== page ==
Payments glitch leaves Army locked in a battle over bonuses

The MoD will implement a £500,000 payroll system to solve the problem

Army boots

The Ministry of Defence (MoD) is unable to pay full-time soldiers and military personnel their promised bonus, offered as a more cost-effective pay rise, because the MoD's payroll system can't currently handle it.

The MoD said that to reduce the cost of a blanket pay rise to the taxpayer, it would offer a third of all military personnel a pay increase through a bonus scheme. However, the governmental organisation's online payroll system doesn't allow for one-off payments.

As a response to the massive failure, the MoD is now implementing an IT upgrade to its system, costing a whopping 500,000 - cutting into the savings it had managed to secure by paying the extra money that way.

Full-time members of the army have been eagerly awaiting their extra pay after the independent Armed Forces' Pay Review Body recommended all should be paid an additional 2.9% to boost morale and prevent people from leaving. 

The MoD agreed to the pay rise, although said 2% would be submitted as a pay increase, while the remaining 0.9% would be paid in a one-off bonus. The total has been backdated to April, making for a chunk of money to leave the government's coffers.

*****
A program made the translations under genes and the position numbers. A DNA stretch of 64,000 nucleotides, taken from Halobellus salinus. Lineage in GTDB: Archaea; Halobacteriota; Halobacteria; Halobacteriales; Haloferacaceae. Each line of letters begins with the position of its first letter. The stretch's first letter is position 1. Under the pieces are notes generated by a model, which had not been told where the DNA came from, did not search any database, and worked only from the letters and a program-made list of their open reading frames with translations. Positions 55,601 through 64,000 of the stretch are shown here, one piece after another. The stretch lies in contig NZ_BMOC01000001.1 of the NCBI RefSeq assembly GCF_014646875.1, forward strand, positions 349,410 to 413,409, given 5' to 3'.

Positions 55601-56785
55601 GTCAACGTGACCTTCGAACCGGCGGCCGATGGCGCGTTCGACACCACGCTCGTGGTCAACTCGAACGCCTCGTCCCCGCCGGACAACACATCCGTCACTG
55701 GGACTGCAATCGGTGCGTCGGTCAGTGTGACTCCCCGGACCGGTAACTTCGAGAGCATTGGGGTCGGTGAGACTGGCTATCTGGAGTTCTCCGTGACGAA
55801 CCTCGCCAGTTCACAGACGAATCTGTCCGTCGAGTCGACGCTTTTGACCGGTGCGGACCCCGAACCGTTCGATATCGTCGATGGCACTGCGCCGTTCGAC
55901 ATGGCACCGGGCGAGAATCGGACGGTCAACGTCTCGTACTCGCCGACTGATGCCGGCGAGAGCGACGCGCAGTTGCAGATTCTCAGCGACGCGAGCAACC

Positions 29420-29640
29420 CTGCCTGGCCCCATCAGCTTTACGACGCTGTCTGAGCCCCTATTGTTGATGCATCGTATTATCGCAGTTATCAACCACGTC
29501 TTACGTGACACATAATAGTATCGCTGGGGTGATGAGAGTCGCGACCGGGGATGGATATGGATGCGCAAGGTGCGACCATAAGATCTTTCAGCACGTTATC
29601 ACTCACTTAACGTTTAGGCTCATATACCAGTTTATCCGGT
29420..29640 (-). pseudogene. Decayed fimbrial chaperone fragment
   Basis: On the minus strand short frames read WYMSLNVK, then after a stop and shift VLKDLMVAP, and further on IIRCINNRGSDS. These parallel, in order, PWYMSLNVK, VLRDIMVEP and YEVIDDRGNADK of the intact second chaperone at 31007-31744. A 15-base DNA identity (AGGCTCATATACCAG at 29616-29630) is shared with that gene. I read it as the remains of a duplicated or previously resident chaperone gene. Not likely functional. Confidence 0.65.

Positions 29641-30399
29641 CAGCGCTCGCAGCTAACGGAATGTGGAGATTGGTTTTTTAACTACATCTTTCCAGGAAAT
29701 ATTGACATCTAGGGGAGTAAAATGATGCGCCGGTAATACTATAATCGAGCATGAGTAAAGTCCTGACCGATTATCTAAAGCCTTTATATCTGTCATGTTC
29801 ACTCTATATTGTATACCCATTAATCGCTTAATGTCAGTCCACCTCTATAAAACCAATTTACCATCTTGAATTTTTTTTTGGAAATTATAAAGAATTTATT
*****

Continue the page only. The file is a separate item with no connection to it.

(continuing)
"We are currently working to deliver the one-off payment, which is planned to be made to service personnel by the end of the financial year," an MoD spokesperson commented. They added the hiccup it wouldn't delay the payment, although as a precise time frame hasn't been put in place, it leaves the deadline pretty open.

Although the split between bonus and backpay will save money for the MoD in the long run, it won't save much this financial year, analysts warned.

"Paying 0.9 per cent as a non-consolidated bonus will save the MoD 90m from next year's budget," said Malcolm Chalmers, deputy director-general at the Royal United Services Institute told the FT. "But only if the bonus is not included in the baseline for computing the 2019 increase."

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